Happy hour, happy life.
Happy hours are great. They make people come together and share a drink, maybe some laughs, and always some fun. But if you’re looking for statistics on happy hours, well… it’s not so easy to find what you need.
There are plenty of lists that talk about the best happy hour spots in town or which bars have the most popular happy hours, but not many that tell you the preferences of people that visit during those happy hours. And even fewer still list how much more money restaurants and bars make by offering happy hour deals.
That’s why we put together this list of happy hour statistics—so you can impress your friends, settle bets with coworkers, and prove that you really do know everything about everything.
With our list of stats, you’ll know exactly what your audience wants: information about how often they go out drinking and where they go, who they enjoy spending time with during happy hour, and how much they spend at one time.
Happy Hour Statistics (Editor’s Picks)
- In the US, adults usually spend 2.5 hours at a happy hour.
- 20% of American happy hour goers state that nothing will stop them from joining attending happy hour.
- The ideal day for American adults to hit the bars after work is Tuesday.
- Workplace happy hour sessions increase employee happiness by 66%.
- Bars with happy hours have higher revenue and transactions than bars without.
- Millennial employees are most likely to attend office happy hours than any other generation.
- Men are more likely to attend after-work happy hour events than women.
- 46% of all adult employees have never attended a workplace happy hour session.
- 55% of Americans participated in virtual happy hour.
- The average duration of a virtual happy hour with coworkers is 35 minutes.
- Americans spend an average of $68.99 during happy hour.
How Many American Adults Attend Happy Hours?
1. In the US, adults usually spend 2.5 hours at a happy hour.
Adults usually spend anywhere from an hour up to an entire night at any given happy hour, but the average is 2.5 hours. Certainly, one hour of happy hour is not enough for the average American happy hour goer.
2. 38% of American adults think that happy hour should last an average of three hours.
In this study, 2,000 Americans aged over 21 participated, and they clearly don’t think that just one hour of happy hour is enough. They think that happy hour should last at least three hours for them to fully enjoy it.
People are excited to be social again after being cooped up at home for the rest of 2020. As a result, 70% of American adults want to make up for time lost during lockdowns amid the COVID-19 pandemic.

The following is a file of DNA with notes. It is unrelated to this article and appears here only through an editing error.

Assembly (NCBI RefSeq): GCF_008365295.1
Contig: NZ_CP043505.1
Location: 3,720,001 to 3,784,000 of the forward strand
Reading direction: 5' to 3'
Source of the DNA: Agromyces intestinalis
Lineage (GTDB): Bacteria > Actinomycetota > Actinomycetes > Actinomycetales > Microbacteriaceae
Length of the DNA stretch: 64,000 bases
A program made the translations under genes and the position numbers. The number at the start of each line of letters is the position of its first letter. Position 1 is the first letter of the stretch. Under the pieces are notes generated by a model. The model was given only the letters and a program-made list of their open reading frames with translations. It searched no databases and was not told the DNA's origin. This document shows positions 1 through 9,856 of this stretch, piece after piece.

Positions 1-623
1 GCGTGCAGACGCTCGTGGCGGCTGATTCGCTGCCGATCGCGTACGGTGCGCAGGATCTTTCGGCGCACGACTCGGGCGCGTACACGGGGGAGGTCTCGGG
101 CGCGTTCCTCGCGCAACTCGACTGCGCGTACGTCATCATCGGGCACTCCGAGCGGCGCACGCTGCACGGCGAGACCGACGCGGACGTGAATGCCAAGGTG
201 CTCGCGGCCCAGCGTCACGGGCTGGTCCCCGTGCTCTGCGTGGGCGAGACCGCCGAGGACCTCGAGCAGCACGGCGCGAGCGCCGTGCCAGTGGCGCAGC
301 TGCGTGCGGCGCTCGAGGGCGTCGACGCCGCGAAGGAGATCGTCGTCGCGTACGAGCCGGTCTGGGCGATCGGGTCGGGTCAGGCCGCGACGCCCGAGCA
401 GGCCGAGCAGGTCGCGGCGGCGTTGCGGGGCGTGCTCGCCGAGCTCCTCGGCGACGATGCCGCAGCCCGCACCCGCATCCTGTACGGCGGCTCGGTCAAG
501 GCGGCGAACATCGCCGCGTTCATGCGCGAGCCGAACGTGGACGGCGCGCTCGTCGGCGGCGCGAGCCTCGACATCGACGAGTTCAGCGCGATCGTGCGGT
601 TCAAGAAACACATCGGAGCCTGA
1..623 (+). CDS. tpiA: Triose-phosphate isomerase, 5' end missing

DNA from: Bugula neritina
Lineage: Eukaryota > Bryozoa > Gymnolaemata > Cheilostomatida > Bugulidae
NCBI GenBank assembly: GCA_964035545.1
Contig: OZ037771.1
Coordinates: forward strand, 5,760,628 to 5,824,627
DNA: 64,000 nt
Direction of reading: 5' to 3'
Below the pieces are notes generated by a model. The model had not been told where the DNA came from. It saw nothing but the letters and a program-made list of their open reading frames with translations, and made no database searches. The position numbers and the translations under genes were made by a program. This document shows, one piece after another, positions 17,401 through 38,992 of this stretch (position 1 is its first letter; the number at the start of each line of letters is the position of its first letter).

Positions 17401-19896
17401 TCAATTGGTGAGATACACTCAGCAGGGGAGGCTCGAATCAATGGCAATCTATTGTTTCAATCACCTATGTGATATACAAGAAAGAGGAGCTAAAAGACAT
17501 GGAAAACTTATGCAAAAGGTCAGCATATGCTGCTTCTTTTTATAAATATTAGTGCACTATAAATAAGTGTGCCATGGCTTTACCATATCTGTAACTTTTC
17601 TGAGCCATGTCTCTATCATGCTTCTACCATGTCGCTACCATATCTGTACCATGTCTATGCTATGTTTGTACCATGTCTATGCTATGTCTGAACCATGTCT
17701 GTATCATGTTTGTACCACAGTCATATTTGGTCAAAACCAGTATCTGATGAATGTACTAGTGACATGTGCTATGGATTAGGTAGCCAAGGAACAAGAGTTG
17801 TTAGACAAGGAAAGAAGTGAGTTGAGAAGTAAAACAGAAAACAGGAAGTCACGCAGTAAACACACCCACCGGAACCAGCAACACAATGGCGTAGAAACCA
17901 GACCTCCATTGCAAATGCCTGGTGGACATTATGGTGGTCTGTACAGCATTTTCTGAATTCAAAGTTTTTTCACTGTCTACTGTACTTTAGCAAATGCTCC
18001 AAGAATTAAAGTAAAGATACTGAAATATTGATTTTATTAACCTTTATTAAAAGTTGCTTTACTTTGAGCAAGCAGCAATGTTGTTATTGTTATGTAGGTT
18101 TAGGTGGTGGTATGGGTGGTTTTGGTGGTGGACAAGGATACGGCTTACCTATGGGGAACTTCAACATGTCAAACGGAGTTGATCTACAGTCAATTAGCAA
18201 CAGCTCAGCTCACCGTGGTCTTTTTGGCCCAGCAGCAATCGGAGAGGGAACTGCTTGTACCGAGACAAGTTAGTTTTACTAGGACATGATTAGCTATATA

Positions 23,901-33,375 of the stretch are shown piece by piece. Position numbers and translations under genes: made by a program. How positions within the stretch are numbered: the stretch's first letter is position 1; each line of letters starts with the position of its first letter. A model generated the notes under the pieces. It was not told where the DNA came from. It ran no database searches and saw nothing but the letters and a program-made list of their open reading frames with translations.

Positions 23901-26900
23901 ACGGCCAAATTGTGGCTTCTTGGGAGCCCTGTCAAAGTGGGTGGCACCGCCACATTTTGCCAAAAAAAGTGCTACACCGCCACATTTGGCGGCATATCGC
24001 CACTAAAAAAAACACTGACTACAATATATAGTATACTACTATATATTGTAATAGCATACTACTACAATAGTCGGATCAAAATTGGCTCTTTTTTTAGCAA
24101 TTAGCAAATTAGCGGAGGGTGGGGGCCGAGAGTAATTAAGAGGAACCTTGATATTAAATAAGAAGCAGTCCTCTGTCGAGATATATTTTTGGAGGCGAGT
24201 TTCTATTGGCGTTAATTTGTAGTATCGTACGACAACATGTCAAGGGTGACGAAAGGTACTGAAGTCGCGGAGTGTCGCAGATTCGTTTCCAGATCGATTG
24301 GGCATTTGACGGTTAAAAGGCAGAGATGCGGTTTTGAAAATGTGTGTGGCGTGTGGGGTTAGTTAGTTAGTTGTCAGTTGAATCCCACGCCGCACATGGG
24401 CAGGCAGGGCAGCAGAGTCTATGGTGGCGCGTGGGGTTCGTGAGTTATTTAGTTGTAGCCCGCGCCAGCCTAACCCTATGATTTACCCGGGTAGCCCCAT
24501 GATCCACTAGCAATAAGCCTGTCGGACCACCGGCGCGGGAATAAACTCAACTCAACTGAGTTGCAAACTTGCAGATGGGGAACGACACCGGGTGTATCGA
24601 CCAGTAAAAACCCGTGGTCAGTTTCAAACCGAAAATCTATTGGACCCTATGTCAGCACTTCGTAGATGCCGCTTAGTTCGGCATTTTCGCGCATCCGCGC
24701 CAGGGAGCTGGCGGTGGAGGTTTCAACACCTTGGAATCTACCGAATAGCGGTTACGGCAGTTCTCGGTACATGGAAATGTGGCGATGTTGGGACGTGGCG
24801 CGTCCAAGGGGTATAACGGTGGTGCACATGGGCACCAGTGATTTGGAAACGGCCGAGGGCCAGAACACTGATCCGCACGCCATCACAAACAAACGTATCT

3. Two out of three American adults are more likely to go to a happy hour during warm weather.
That said, it only makes sense that 36% of survey respondents believe that happy hour should last longer in the summer. While two out of three (65%) American adults want to go to happy during the summer, 21% are sure that the cold weather prevents them from participating.
4. 20% of American happy hour goers state that nothing will stop them from joining attending happy hour.
While 21% of American happy hour goers say that cold weather will stop them from going, 20% say that nothing can really stop them.
People use alcohol to destress, which is probably why when asked what can stop them from destressing during happy hour, nothing, in particular, comes to mind.
5. The ideal day for American adults to hit the bars after work is Tuesday.
Next to Tuesday, Friday is another preferred day of the week for American adults to participate in happy hour. When looking at the percentages, 18% of American happy hour goers prefer to participate in a happy hour on Tuesday, while 17% prefer Fridays.
However, in 2018, a Nielsen survey previously reported that Wednesdays are the ideal day for American adults to attend happy hour, generating 23.9% more sales than Mondays, Tuesdays, and Thursdays.
6. 63% of happy hour goers state that they prefer to try new things during happy hour.
Additionally, 40% of American happy hour goers look for a refreshing drink at pre-game or during happy hour, and 40% prefer beverages that are easy to drink.
It’s only natural for us to want to try something new to add to our portfolio of things we’ve tried and to gain new experiences.
7. On any given day, happy hour goers prefer to start between 4 p.m. and 5 p.m.
Regardless of what day happy hour goers prefer to attend, there’s one thing they can agree on; it’s that happy hour should begin anytime from 4 p.m. to 5 p.m.